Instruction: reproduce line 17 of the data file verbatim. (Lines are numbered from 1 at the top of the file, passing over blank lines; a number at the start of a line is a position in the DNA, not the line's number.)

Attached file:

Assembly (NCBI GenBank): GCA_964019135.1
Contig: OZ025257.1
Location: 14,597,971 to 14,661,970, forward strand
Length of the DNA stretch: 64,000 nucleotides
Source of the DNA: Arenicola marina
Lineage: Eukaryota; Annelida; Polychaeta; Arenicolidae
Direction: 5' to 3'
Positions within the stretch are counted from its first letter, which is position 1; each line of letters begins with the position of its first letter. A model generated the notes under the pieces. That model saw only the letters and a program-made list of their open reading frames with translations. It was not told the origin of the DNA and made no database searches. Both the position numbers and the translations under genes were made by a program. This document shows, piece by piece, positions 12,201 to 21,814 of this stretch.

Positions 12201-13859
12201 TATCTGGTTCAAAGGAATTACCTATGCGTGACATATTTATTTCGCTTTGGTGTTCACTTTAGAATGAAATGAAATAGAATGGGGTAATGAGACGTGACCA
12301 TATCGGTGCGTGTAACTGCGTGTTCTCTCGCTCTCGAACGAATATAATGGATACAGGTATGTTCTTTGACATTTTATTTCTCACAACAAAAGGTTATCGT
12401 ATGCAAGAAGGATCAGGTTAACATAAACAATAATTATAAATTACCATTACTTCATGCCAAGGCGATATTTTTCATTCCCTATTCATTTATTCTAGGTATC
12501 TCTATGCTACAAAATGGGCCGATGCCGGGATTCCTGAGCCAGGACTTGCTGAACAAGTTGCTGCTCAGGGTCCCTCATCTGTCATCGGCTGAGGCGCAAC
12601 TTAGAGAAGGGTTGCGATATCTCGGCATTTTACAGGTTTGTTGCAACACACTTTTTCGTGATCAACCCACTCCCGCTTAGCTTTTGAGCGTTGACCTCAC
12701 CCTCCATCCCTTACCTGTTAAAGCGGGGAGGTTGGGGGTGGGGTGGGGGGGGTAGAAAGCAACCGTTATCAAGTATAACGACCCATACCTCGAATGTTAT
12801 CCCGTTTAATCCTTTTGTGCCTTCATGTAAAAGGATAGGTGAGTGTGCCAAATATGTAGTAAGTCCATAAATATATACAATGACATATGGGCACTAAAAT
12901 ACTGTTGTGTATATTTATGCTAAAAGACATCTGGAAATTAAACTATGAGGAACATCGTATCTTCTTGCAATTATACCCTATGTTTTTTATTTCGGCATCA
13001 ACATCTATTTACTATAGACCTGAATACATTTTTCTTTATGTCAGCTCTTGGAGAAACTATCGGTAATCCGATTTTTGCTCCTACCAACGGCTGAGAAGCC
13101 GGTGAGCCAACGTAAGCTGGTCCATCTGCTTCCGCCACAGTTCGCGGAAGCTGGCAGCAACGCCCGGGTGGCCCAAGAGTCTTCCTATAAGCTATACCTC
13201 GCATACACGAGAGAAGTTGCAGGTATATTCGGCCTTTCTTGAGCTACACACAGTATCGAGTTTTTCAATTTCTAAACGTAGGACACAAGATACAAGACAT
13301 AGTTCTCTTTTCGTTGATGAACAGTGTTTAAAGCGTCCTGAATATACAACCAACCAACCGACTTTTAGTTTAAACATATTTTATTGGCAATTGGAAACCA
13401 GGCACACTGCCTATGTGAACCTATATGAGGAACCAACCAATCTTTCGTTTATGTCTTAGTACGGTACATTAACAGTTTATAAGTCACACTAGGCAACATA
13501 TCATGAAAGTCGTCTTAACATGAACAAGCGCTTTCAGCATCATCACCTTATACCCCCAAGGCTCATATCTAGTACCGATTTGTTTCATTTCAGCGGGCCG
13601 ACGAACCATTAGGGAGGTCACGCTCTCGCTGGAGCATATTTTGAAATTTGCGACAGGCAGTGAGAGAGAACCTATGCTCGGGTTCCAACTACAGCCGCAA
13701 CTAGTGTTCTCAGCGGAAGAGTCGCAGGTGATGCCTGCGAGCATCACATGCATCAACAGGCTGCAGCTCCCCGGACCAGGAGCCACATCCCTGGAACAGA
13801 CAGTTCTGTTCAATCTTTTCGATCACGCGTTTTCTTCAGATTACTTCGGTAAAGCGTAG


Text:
12901 ACTGTTGTGTATATTTATGCTAAAAGACATCTGGAAATTAAACTATGAGGAACATCGTATCTTCTTGCAATTATACCCTATGTTTTTTATTTCGGCATCA